It Takes Courage, but You Can Do It.
For most of my life I have described myself as an extreme person. Not in the Bear Grylls sense of jumping out of planes and drinking weird things, but rather in the sense that I never did anything moderately. It was all or nothing.
I either slept a lot or not at all.
I was either too exhausted to move or so full of energy I would exercise for hours on end. I would either study obsessively or skip my classes for days.
I would either eat everything or nothing at all.
I was either extremely sad or the happiest person on earth.
The truth is I knew this wasn’t normal, but I felt that this was just who I was. I had been dealing with these ups and downs for as long as I could remember, as far back as when I was just five years old. But as I got older I realized I could no longer reconcile the ups and downs of my mind with the unpredictability of “the real world.” Death and illness are inevitable parts of life, but coupled with my internal struggles, these things sent me into a total tailspin.
My freshman year of college was pretty rough. I was all over the place and generally out of control. In the spring, I hit a wall. The constant back and forth was exhausting, not to mention I had also had mono for five months. I decided then that I needed to take care of myself.
The past few years since then have been a journey. I’ve started, stopped and restarted basically every form of treatment. At several points I’ve thought “Oh, I’m better now. I’ve moved on from that and I don’t need to do anything else.” But that has never turned out to be true. One of my best friends always says, “the stuff you have is the same stuff you’ll carry for life, so you might as well deal with it.” It’s taken me a while to fully embrace that. There’s really no such thing as “getting better,” but you can get better at dealing and living with mental illness. Taking care of yourself is a lifelong project.
To be honest sometimes I do wonder why I have to be like this. People always say “Oh I wouldn’t change my mental illness if I could, it’s made me who I am!” Sometimes I think that’s ridiculous, but truthfully it has made me who I am. I think that everything I’ve gone through has given me a great perspective and outlook on life. There are a lot of things I don’t worry about because I know that in the grand scheme of things they won’t matter. Instead I appreciate and embrace the little things, things that just make me smile or laugh. I still have ups and downs, but I finally have a routine of self-care and I’m in control.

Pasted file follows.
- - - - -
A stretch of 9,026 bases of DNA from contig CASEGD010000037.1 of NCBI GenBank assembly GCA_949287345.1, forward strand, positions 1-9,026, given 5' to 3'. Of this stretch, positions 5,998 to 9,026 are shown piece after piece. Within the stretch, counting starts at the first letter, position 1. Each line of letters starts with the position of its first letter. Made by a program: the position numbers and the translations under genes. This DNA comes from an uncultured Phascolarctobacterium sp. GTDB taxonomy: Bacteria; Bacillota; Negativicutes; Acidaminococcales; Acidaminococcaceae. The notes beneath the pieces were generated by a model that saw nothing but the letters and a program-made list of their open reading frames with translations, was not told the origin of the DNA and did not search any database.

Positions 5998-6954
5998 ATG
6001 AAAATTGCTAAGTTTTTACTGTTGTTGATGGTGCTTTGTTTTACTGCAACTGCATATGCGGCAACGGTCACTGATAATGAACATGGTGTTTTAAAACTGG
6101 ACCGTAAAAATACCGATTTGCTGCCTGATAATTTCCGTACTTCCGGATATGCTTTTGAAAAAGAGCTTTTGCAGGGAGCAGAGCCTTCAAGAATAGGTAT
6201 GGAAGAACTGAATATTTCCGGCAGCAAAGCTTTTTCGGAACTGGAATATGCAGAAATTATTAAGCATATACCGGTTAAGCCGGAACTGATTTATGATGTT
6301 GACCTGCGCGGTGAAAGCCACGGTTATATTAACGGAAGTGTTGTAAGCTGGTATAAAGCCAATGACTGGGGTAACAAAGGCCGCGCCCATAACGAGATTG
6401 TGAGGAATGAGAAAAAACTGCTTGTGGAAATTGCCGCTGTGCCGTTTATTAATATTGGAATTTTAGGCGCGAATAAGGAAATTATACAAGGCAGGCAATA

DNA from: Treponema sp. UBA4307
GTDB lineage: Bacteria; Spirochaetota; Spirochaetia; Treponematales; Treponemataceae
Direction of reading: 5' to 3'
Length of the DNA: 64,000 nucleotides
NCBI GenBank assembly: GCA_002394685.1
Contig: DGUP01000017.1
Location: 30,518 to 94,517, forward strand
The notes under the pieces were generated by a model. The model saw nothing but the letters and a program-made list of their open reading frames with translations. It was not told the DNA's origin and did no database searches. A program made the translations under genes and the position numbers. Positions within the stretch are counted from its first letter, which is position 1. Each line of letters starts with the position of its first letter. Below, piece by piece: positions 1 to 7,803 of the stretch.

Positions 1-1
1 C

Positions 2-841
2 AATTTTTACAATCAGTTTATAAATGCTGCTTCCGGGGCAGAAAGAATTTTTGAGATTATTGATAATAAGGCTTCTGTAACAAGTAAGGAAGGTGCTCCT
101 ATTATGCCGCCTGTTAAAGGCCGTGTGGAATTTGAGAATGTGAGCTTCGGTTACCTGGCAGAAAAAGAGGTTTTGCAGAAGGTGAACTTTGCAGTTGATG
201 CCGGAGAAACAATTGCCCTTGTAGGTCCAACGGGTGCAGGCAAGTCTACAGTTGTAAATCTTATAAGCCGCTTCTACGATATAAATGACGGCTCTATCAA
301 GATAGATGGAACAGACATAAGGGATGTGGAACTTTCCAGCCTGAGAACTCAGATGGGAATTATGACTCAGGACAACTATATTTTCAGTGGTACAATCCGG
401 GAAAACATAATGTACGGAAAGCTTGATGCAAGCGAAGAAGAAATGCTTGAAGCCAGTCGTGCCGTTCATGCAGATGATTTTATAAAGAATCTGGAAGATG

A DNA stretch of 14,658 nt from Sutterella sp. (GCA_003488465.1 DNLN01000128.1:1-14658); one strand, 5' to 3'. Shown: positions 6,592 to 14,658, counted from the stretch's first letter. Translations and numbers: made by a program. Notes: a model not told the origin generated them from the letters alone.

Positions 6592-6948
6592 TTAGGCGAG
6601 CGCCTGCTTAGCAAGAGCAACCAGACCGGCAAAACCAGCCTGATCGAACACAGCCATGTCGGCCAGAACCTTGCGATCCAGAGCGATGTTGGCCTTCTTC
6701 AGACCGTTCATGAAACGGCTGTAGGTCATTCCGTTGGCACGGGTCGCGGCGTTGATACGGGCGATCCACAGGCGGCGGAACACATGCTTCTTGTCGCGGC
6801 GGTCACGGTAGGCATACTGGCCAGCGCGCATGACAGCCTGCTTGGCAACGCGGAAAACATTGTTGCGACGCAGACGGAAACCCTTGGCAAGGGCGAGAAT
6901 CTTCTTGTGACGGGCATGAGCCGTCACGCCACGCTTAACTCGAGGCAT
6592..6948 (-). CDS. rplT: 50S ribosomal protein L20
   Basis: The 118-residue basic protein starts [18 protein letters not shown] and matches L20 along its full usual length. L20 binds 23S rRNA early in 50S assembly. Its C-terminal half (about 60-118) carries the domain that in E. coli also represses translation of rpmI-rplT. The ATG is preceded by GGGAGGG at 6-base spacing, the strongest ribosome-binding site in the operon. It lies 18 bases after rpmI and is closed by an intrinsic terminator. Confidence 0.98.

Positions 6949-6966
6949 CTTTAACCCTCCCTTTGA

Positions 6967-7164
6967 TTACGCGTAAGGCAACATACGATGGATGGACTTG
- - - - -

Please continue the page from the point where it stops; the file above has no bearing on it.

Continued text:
My hope in writing this isn’t to get any sympathy. There’s nothing tragic or pitiful about mental illness. I’m also not trying to reveal some big secret because I’ve never really tried to hide any of this. I really just want to contribute to the dialogue surrounding mental health. It’s okay to talk about it - it’s actually great to talk about it! I’ve found that when I share my experiences with others they generally understand and can even relate. Discussing mental health reduces the stigma.
Commit to taking care of yourself. There’s nothing beautiful or romantic about mental illness. Nobody should suffer through it. Take it seriously, but at the same time laugh about it when you can.
Go to the doctor.
Go to a psychiatrist.
Go to a therapist.
Take your meds.
Work on yourself.
There may be people who don’t understand and incorrectly judge you, but there will also be people who care for you and will be there for you. I can’t express how thankful I am for those who have been and continue to be patient with me.
Everybody deserves to be in control of themselves.
Everybody deserves to be understood.
Everybody deserves to be happy.
Everybody deserves to live their best life.
It takes some courage, but you can do it.
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